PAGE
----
Parking garages are crucial to a campus or community, yet they should blend into the background with seamless function and high-quality construction. Utilizing the cast-in-place method, they can be built to last decades. Avoid common pitfalls that can lead to structural failure or unsightly errors with these five tips:
1. Plan Thoroughly Before Construction Starts
Although concrete structures can be constructed quickly, you can’t undo issues after a pour. In a parking garage, MEP (mechanical, electrical, and plumbing) systems require intense coordination to ensure that everything will function correctly in the final structure. Sleeves for plumbing lines, fire sprinkler pipes, mechanical ductwork, and electrical need to be under a certain diameter so they don’t intersect with post-tension cables, rebar, and other embedded items through the structure. If not, the structure will be compromised in the final tightening of the post-tension cables. All these sleeves need to be coordinated with the structural engineer. Then, the design is incorporated into a Building Information Model (BIM) for all the subcontractors to use to ensure all the height restrictions, sleeves, and clearances are met and achieved for a complete and functional product.
During this stage, meet with the structural engineer and subcontractors to review the post-tension drawings. This ensures everyone is on the same page before any work is done. It is also a great time to coordinate manpower to help all teams stay on schedule. Because of the amount of work that needs to be done before a concrete pour, one minor setback can delay the entire project.
To ensure accuracy on the project, we develop a detailed concrete pre-pour checklist. This checklist is completed collaboratively with all subcontractors that have work within a concrete pour, and successful completion of the checklist ensures all subcontractors have installed their work correctly.
2. Pay Close Attention to Grading and Drainage:
Sitework is key to every job, but especially to parking garages. Water should always drain away from the structure, or to designated drains within the garage. If these aren’t performed correctly, it can present a danger to drivers with slick patches or even structural problems from ice and water damage. We work closely with the architect to measure the grades correctly and ensure they are accurate before pouring a single yard of concrete.
3. Sequence Is Paramount
Since parking garages are usually nestled in a vacant space on campus or tight to existing buildings, the order we pour is crucial to keeping the site as functional as possible and safeguarding pedestrians. We sequence the pours going from the tightest space out to the easiest accessible side. This minimizes disruptions to the natural flow of a site as well as road closures for concrete trucks. Pouring towards the tightest area of the site risks disrupting the pedestrian and traffic flow, damaging our existing structures, and making errors in the final pour.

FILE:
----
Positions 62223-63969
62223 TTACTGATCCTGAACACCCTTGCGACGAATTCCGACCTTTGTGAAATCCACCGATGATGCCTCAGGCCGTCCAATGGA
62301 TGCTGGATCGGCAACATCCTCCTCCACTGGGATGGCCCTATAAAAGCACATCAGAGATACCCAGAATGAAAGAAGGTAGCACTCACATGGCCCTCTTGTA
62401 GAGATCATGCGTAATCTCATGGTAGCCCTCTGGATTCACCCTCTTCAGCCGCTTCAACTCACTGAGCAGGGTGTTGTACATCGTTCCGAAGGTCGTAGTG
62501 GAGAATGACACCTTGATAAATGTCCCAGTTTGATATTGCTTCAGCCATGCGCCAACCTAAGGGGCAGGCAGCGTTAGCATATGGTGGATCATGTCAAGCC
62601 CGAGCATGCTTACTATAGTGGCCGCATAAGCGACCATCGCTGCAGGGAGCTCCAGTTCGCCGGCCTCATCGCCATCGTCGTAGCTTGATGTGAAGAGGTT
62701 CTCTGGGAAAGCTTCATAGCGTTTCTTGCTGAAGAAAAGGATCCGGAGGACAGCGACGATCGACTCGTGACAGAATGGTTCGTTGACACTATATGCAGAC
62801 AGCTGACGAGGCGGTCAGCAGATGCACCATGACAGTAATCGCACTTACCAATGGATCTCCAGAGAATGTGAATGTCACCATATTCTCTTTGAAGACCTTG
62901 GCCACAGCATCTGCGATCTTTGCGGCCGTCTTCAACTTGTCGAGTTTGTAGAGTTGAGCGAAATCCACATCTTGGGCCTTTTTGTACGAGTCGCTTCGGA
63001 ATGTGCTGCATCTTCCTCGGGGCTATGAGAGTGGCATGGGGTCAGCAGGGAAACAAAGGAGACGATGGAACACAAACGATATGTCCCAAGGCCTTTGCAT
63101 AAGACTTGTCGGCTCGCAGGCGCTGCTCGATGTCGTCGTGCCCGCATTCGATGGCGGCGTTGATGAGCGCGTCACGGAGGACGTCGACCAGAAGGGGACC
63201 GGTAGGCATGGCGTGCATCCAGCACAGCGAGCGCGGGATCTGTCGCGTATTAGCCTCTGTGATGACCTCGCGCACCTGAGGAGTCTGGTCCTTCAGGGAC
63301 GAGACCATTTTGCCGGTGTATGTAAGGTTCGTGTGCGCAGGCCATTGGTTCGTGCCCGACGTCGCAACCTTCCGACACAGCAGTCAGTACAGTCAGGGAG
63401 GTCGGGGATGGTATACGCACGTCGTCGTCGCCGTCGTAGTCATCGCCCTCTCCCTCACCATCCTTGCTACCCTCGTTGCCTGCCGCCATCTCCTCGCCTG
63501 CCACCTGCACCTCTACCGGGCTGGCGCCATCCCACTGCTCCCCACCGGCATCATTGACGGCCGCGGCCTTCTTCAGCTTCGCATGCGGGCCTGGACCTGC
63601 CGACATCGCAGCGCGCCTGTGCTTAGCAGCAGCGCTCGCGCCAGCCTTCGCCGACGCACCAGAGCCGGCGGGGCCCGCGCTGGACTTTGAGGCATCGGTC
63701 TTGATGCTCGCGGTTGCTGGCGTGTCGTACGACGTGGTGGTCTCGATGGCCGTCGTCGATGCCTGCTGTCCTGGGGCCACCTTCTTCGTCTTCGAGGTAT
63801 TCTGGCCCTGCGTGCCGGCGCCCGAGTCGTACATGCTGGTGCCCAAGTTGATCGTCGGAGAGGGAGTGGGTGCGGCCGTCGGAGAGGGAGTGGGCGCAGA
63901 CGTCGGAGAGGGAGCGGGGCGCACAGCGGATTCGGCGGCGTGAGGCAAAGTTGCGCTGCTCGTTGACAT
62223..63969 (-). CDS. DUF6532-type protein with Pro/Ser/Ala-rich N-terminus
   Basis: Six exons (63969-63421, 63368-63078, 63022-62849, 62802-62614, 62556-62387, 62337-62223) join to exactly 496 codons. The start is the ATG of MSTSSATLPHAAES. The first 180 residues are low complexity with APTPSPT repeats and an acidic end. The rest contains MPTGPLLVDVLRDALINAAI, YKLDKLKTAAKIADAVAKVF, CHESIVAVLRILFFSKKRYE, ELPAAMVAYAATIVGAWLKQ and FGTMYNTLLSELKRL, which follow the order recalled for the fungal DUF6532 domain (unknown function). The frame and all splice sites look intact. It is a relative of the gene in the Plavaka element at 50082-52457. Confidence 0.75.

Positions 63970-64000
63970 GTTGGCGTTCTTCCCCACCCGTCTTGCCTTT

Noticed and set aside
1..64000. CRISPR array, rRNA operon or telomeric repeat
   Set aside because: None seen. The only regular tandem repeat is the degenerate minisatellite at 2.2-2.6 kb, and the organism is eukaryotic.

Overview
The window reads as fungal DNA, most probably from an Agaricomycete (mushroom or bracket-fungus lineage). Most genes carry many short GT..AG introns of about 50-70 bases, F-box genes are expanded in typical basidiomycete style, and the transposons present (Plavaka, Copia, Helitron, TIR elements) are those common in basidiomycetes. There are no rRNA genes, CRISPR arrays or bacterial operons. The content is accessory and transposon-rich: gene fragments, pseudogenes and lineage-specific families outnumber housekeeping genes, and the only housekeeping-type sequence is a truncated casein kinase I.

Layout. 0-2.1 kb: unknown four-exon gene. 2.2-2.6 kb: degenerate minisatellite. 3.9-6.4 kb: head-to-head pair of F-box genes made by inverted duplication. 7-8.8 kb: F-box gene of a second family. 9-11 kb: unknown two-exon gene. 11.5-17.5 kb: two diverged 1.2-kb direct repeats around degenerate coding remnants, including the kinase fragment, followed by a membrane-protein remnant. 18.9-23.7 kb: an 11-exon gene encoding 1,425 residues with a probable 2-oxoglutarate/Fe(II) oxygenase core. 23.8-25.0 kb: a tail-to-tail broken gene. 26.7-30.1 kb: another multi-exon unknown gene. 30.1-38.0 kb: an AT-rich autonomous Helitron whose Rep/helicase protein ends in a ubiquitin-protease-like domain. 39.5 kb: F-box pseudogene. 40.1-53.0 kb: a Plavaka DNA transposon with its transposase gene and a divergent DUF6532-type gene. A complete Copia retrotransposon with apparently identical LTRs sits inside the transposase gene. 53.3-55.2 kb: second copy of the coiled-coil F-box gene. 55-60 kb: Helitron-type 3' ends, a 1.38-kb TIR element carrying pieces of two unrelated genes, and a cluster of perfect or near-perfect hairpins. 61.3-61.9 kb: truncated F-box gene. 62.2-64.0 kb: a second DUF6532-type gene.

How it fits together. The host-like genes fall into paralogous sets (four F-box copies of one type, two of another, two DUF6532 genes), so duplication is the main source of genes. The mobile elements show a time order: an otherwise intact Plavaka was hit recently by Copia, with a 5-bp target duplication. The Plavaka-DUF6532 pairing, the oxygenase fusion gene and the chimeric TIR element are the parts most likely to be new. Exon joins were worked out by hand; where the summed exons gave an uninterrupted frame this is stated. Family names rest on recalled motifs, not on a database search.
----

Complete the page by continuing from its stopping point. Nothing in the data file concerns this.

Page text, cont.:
It is essential for the flow of the project that all subcontractors’ work is coordinated so that concrete pours adhere to the pour schedule, achieving adequate cure times without delaying the work on subsequent levels.
4. Coordination is Critical
With advances in parking garage management using devices such as License Plate Recognition Systems (LPR), parking vacancy detection, payment kiosks, video intercoms and security cameras, early equipment selection and design is required to ensure the proper infrastructure and device locations are coordinated and installed prior to concrete being poured.
No less important is the focus on the future sustainability of a parking garage. If a green roof or photovoltaic panels, for example, are not in your current budget, installing structural components or the additional infrastructure necessary to accommodate these future needs during initial construction of your garage allows you to modify your garage in the future while saving time, reducing costs, and reducing downtime of your garage when these improvements are made.
5. Keep the Site Clean
For a perfect final finish, the forms for the concrete must be free of any trash – even small construction debris. While a clean site should be a given, due to the nature of the forms and their construction, it leaves gaps for construction materials such as nails or wood shavings to fall through the cracks unnoticed and ultimately show through once the forms are removed. Before any pour, inspect the forms for a final time to remove any unwanted material.
With an experienced team, your next parking garage can strike both form and function. The right team will be able to guide you through the process, delivering a seamless and efficient project. If you are considering a project or want to learn more about our approach to cast-in-place concrete, please reach out.